If Facebook thinks it can outsource the detection of fake news to its users (and thereby avoid accepting editorial responsibility) then Stanford University has some bad news for it. Over the past 18 months the university’s history education group has been testing the ability of 7,800 “digital natives” (ie at middle school, high school and college students) in 12 states to judge the credibility of online information.
The results, in the words of the researchers, are “dismaying”, “bleak” and “a threat to democracy”. The students were duped again and again. They couldn’t tell fake accounts from real ones, activist groups from neutral sources or distinguish ads from articles. More than 80% of middle-school (11- to 13-year-old) children thought that “sponsored content” was a real news story. They were suckers for professionally produced and attractive web pages, and a fluent and polished “about” page was enough to persuade many that the site was authoritative.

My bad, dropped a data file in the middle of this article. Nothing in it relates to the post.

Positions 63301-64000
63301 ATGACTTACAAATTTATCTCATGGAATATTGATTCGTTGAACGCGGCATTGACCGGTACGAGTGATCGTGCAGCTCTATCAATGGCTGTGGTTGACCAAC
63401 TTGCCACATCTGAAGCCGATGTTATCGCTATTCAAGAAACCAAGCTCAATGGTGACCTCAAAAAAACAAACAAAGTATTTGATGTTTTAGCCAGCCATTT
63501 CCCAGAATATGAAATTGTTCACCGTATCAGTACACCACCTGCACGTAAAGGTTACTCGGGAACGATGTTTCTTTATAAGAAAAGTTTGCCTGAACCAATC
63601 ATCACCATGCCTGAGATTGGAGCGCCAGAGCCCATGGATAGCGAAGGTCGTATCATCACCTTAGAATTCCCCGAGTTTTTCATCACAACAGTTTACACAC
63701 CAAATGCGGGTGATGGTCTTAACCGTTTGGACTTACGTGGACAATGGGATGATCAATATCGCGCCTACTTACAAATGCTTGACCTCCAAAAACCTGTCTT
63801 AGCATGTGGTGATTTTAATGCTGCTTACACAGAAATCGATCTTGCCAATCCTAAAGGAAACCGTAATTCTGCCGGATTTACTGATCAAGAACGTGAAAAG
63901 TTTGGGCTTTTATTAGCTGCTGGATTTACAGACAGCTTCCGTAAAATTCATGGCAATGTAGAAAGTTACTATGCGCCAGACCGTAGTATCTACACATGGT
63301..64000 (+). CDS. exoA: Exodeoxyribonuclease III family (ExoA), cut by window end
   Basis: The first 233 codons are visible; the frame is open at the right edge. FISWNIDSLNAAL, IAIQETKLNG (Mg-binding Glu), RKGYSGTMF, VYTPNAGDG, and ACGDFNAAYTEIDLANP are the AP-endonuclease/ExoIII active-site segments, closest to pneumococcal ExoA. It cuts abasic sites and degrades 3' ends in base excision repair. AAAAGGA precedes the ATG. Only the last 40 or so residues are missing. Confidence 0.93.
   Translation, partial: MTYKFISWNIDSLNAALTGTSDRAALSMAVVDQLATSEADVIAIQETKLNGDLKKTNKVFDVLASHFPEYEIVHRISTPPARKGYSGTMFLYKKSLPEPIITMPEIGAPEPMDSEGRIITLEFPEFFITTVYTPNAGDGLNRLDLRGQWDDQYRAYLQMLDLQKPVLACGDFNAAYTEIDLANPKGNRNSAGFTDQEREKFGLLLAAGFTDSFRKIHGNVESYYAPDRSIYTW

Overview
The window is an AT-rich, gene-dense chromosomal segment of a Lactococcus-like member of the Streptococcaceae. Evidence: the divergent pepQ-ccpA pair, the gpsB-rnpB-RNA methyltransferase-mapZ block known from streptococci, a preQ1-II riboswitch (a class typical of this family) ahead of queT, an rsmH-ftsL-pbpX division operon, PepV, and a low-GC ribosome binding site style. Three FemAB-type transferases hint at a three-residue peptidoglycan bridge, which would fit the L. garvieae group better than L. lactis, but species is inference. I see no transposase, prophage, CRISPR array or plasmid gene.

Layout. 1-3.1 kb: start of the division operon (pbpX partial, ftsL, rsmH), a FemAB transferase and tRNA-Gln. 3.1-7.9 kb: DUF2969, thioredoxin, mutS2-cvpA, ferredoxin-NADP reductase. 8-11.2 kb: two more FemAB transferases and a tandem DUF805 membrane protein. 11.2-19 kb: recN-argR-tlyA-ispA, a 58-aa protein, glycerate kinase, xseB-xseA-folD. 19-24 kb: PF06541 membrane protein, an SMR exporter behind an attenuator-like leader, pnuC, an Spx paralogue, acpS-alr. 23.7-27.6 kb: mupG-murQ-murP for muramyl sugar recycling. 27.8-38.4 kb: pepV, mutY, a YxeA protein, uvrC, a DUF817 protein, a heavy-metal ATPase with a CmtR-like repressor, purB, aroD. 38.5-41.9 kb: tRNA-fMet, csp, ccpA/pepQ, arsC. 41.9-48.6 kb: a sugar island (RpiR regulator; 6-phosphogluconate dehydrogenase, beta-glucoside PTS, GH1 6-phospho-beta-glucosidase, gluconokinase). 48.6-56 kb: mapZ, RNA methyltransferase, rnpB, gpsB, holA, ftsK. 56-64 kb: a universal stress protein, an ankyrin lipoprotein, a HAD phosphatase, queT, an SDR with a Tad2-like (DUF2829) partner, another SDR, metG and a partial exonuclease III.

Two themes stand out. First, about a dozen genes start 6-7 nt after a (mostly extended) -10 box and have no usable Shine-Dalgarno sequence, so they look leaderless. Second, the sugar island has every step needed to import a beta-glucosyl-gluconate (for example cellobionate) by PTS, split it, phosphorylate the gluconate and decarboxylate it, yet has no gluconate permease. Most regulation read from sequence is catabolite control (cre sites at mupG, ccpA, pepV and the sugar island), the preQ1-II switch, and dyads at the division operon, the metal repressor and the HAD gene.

And when asked to evaluate the trustworthiness of information on two websites, one published by the 66,000-member American Academy of Pediatrics, established in 1930 and publisher of the journal Pediatrics, the other by the American College of Pediatricians, a conservative fringe group that broke with the main organisation in 2002 over its stance on adoption by same-sex couples, more than half of the Stanford undergraduates in the study concluded that the second group was “more reliable”. So: back to the drawing board, Mr Zuckerberg.